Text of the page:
Book Review: Wimbey’s Corner
by David Covin
Publication Date: May 31, 2011
List Price: $15.00
Format: Paperback, 409 pages
Imprint: Path Press
Publisher: Path Press
Parent Company: Path Press
Read a Description of Wimbey’s Corner
Book Reviewed by Emanuel Carpenter
At first glance, one might think that Wimbey’s Corner is a story about a big
and black country bumpkin’ named Wayne Hunter who moves from a small town in
Kentucky to the big bad city of Chicago and gets in way over his head when he
gets involved with a pimp known as Light. Though he may have had an incident in
Kentucky that will live with him for the rest of his life, nothing won’t be as
life-altering as his transformation to big city life and the big city world of
pimps, hoes, and danger. Yes, it’s about that but more.
As one reads further, one may think the book is about the history and present times of a strange and wonderful community of Negroes in Evanston, Illinois in the 1940s, called Wimbey’s Corner. Strange because it is a microcosm of blacks living amongst a community of white millionaires. Wonderful because the community is unlike the mean streets of Chicago. Neighbors look after each other and protect one another’s secrets. Blacks speak properly. And an education at the finest schools is possible. It is about that too.
One may even think the book is about Tommy Brown, a black World War II sailor, whose has a thing for fine ladies and a bad temper that lands him in hot water. Keep in mind, we’re talking the 1940s where racism exists in the form of Jim Crow; it exists in the streets, and it even exists in the military hurting the very servicemen defending the country. Or a person may think it’s about Tommy finding the love of his life in a single mother named Electa. It is about that as well.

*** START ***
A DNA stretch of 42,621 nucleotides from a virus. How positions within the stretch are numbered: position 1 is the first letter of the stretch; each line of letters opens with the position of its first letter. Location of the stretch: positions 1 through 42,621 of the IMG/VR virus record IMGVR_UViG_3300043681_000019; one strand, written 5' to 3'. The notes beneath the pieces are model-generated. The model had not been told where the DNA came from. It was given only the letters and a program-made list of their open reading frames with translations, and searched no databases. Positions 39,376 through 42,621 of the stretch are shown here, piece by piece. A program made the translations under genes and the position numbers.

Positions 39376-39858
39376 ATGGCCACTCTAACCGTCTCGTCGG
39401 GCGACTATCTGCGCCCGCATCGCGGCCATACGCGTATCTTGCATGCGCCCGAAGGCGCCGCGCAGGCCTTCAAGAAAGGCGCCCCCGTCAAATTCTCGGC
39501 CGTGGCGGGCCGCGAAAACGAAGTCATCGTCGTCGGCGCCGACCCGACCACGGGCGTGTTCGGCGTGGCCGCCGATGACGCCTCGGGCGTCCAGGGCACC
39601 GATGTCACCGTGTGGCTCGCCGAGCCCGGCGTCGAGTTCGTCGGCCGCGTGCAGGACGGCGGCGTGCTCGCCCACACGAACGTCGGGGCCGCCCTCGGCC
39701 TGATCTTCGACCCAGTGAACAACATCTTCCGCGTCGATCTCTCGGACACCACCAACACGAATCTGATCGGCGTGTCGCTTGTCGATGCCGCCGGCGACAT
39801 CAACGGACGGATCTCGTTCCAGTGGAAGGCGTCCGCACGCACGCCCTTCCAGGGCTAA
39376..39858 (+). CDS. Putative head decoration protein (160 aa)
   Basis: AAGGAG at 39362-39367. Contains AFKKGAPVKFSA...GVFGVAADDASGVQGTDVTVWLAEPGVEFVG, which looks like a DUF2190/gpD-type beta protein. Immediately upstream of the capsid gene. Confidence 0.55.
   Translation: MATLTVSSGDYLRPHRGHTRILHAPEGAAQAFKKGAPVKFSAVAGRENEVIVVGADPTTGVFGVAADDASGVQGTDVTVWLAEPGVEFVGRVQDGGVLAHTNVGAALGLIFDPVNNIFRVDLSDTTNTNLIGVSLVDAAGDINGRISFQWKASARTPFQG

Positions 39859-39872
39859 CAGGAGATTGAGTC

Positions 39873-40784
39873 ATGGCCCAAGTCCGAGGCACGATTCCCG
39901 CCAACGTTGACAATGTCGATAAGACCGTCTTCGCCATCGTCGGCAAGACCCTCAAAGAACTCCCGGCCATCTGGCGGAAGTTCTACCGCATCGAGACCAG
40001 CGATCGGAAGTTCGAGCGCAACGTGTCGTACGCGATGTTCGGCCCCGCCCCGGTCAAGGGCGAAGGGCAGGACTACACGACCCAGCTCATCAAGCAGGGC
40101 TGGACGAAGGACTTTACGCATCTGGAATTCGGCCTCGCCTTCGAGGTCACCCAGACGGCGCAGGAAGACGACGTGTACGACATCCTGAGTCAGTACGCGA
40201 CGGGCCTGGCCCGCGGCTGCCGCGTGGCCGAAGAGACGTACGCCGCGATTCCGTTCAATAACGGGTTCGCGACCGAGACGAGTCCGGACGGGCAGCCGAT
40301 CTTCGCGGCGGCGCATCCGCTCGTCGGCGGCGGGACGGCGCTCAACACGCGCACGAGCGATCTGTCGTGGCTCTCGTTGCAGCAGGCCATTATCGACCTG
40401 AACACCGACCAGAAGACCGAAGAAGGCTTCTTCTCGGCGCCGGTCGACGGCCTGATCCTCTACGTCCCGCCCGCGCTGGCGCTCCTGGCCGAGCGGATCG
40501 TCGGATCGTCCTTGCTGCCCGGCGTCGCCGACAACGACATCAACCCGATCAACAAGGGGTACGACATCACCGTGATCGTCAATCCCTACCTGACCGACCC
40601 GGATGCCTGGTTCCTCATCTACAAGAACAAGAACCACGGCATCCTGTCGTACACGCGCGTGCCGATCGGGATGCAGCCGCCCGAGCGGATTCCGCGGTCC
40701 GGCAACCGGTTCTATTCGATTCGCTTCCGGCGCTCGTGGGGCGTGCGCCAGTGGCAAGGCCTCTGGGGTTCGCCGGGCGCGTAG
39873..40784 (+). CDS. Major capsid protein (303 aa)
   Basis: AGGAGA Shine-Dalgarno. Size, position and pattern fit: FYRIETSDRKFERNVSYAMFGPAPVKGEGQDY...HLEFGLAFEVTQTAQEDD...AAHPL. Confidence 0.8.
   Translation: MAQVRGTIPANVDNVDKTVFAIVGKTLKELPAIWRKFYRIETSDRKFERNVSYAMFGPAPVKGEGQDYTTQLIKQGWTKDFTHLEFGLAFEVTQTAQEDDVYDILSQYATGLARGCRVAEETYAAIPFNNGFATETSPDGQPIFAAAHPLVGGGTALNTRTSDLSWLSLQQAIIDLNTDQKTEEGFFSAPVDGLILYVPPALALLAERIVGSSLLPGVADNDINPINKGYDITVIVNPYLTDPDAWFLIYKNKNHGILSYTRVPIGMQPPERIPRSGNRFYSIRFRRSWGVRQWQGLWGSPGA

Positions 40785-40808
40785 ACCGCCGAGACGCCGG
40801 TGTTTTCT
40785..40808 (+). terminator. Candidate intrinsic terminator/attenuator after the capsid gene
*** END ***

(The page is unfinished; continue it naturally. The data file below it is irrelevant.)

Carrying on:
Wimbey’s Corner you might say, is even about strong and unforgettable characters like Mackenzie Sweet who vows to be the longest living Negro ever and even revels when other black people die (He even loves war and the Ku Klux Klan since they’re both responsible for the deaths of so many Negroes other than himself.). Or you could say it’s about Wayne Hunter and the uncontrollable lust and hunger that fill his head when it comes to beautiful women. And yes, it could even be about Tommy Brown, a proud sailor who has been hurt by love in his past but somehow finds a way to love again when it comes to the beautiful Electa.
Yes, the book is about all of them, and that, and more. It’s about these characters“ lives and their family’s lives. It’s about lust, anger, greed, envy, death, vengeance, humor and even love. And it is definitely about unbridled sex. And it all comes together beautifully.
Fans of street lit, drama, and romance alike will find something to love in this novel. With a tighter edit (a few typos and some confusion regarding point of view), there is no doubt that this book could find a very broad audience and could even be a movie.
David Covin is a unique and gifted writer who has a way of enchanting his audience with his imaginative, humorous, and vibrant writing style. He uses repetition as an art form and always keeps you on the edge of your seat, turning page after page. Wimbey’s Corner is one of THE books of 2011. If strong language doesn’t offend you, you will not be able to put down this novel until the very last page. It’s that good!